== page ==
LEONTINI (mod. Lentini), an ancient town in the south-east of Sicily, 22m. N.N.W. of Syracuse direct, founded by Chalcidians from Naxos in 729 B.C. It is almost the only Greek settlement not on the coast, from which it is 6 m. distant. The site, originally held by the Sicels, was seized by the Greeks owing to its command of the fertile plain on the north. It was reduced to subjection in 498 B.C. by Hippocrates of Gela, and in 476 Hieron of Syracuse established here the inhabitants of Catana and Naxos. Later on Leontini regained its independence, but in its efforts to retain it, the intervention of Athens was more than once invoked. It was mainly the eloquence of Gorgias (q.v.) of Leontini which led to the abortive Athenian expedition of 427. In 422 Syracuse supported the oligarchs against the people and received them as citizens, Leontini itself being forsaken. This led to renewed Athenian intervention, at first mainly diplomatic; but the exiles of Leontini joined the envoys of Segesta in persuading Athens to undertake the great expedition of 415. After its failure, Leontini became subject to Syracuse once more (see Strabo vi. 272). Its independence was guaranteed by the treaty of 405 between Dionysius and the Carthaginians, but it very soon lost it again. It was finally stormed by M. Claudius Marcellus in 214 B.C. In Roman times it seems to have been of small importance. It was destroyed by the Saracens A.D. 848, and almost totally ruined by the earthquake of 1698. The ancient city is described by Polybius (vii. 6) as lying in a bottom between two hills, and facing north. On the western side of this bottom ran a river with a row of houses on its western bank under the hill. At each end was a gate, the northern leading to the plain, the southern, at the upper end, to Syracuse. There was an acropolis on each side of the valley, which lies between precipitous hills with flat tops, over which buildings had extended. The eastern hill 1 still has considerable remains of a strongly fortified medieval castle, in which some writers are inclined(though wrongly) to recognize portions of Greek masonry. See G. M. Columba, in Archeologia di Leontinoi (Palermo, 1891), reprinted from Archivio Storico Siciliano, xi.; P. Orsi in Romische Mitteilungen (1900), 61 seq. Excavations were made in 1899 in one of the ravines in a Sicel necropolis of the third perio'd; explorations in the various Greek cemeteries resulted in the discovery of some fine bronzes, notably a fine bronze lebes, now in the Berlin museum. (T. As.)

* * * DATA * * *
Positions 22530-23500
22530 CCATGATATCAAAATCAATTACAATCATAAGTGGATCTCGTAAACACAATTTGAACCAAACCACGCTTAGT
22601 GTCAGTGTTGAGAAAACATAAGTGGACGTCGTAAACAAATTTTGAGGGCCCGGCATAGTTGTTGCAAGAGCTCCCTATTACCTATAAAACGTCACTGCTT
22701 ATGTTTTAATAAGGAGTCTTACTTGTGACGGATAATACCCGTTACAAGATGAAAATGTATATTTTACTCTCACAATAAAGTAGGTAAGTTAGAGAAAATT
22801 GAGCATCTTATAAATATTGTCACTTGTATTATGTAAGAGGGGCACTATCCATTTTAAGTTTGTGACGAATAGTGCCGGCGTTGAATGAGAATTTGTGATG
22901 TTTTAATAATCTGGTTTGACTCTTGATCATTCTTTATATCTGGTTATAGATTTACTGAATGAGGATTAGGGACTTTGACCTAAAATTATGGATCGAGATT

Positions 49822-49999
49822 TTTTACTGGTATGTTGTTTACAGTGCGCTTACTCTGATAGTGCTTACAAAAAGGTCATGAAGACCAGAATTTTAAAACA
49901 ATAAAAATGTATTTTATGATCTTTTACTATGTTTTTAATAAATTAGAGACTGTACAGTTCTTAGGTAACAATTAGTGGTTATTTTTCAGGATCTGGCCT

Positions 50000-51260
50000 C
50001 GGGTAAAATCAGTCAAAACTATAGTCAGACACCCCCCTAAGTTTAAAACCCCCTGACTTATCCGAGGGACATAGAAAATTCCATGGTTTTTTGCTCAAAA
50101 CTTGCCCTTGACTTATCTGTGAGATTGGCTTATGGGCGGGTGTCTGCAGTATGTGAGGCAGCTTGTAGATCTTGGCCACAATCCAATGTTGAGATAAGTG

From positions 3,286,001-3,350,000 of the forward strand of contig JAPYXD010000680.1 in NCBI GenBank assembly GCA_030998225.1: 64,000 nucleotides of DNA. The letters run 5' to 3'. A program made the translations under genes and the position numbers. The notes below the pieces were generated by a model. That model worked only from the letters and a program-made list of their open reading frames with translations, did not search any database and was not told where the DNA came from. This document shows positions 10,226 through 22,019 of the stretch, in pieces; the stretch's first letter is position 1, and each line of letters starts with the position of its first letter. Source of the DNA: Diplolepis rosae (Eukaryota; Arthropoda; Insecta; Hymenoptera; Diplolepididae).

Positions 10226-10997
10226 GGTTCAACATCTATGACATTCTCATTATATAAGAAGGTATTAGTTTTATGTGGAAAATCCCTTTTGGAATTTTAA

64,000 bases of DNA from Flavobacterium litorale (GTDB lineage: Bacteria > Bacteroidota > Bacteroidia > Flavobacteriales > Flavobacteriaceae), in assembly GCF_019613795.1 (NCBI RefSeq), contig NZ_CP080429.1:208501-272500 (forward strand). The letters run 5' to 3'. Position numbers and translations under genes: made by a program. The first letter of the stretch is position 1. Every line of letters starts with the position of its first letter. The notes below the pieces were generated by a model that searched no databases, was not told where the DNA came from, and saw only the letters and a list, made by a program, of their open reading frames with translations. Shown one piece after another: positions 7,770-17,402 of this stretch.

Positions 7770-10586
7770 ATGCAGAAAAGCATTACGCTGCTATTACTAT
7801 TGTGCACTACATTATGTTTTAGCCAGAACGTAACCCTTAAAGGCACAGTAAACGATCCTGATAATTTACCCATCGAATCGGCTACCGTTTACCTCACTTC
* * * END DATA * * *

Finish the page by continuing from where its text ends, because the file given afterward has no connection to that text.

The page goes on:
1 As a fact there are two flat valleys, up both of which the modern Lentini extends; and hence there is difficulty in fitting Polybius's account to the site.
Note - this article incorporates content from Encyclopaedia Britannica, Eleventh Edition, (1910-1911)